• Wisconsin Gov. Evers issued executive order to cancel Tuesday's polling
  • Republicans are likely to issue a legal challenge to the order
  • Republicans have resisted postpoing voting over vacancy concerns

With less than 24 hours left before in-person polling was set to begin, Wisconsin Gov. Tony Evers, D, ordered voting to be postponed until June 9. The decision comes after Democrats in the state pushed hard to have physical voting banned out of caution over the Covid-19 pandemic.

Evers and Wisconsin Democrats, however, are likely to see continued resistance from state Republicans manifest in a legal challenge.

The closing of polls came in the form of an executive order from Evers. In addition to shuttering polling locations on Tuesday, state lawmakers will be called back into session to determine whether or not to schedule a new date for voting.

For weeks, Republicans in the state have adamantly resisted calls from their Democrat peers to call off in-person voting and shift toward voting wholly by mail. While it is possible this could have been organized with some advance planning, such a switch can’t be accomplished now at such short notice.

Now the question is whether or not Evers has the authority to postpone Tuesday’s voting. Speaking with the Milwaukee Journal Sentinel, he said he was bracing for a possible legal challenge in court.

Even still, Evers stands by his order. He said that people in Wisconsin are “scared” about the coronavirus pandemic. “I’m standing up for them. I’m standing up for those people who are afraid and that’s why I’m doing this,” Evers said.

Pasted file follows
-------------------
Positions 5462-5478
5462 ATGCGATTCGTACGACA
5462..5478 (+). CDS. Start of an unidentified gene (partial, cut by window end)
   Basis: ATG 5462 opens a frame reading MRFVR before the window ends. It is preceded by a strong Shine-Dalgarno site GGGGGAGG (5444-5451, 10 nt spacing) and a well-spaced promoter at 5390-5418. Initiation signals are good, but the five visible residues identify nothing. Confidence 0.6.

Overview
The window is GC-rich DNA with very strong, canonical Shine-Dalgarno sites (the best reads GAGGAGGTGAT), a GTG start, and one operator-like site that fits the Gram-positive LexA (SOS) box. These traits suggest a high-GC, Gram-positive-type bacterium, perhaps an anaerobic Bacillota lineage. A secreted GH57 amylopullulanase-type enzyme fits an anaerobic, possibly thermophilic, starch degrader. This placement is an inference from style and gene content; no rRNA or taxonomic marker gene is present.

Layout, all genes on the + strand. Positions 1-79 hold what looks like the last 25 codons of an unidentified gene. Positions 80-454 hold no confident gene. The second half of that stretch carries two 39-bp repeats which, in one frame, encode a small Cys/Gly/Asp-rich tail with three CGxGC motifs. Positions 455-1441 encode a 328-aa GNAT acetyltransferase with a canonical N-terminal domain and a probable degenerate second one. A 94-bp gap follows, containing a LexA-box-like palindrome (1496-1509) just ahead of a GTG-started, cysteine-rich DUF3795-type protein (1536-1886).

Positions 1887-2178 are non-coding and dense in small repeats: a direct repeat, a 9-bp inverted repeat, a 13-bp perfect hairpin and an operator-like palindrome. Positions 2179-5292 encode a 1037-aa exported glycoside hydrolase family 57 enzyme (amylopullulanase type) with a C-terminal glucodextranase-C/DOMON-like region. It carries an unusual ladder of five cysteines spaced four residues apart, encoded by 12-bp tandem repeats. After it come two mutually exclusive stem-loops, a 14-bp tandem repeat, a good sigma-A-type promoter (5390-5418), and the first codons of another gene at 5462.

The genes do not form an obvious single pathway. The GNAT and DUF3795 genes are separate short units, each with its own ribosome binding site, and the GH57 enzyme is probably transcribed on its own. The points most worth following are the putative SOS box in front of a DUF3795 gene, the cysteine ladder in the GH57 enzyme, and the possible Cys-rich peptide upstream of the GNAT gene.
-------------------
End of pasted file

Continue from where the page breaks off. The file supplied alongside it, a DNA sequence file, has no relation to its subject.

Wisconsin voters were originally set to cast their ballots not only in both party’s presidential primaries but on a crime measure as well as candidates for a variety of local offices. Republicans have argued that its important to hold the vote as planned in order to avoid office vacancies after April.

Previously, U.S. District Judge William Conley had been petitioned by Democrats to order polling be delayed, but last week said that he could make no such order. Per Wisconsin law, Conley said, the governor and the legislature must agree to such changes. Conley, however, admitted that he believed it was unwise to permit in-person voting.

With Evers having bypassed lawmakers with his executive order, there is a very good chance he will be challenged. While the issue may go before Conley – which would likely be good news for Evers and Democrats – it may go to the Wisconsin Supreme Court. In the latter case, it’s likely a ruling will side against Evers, as Republicans hold a majority of justices on the bench.

People vote at a polling place at the Canterbury Town Hall polling station in Canterbury, New Hampshire. Shannon Stapleton/Reuters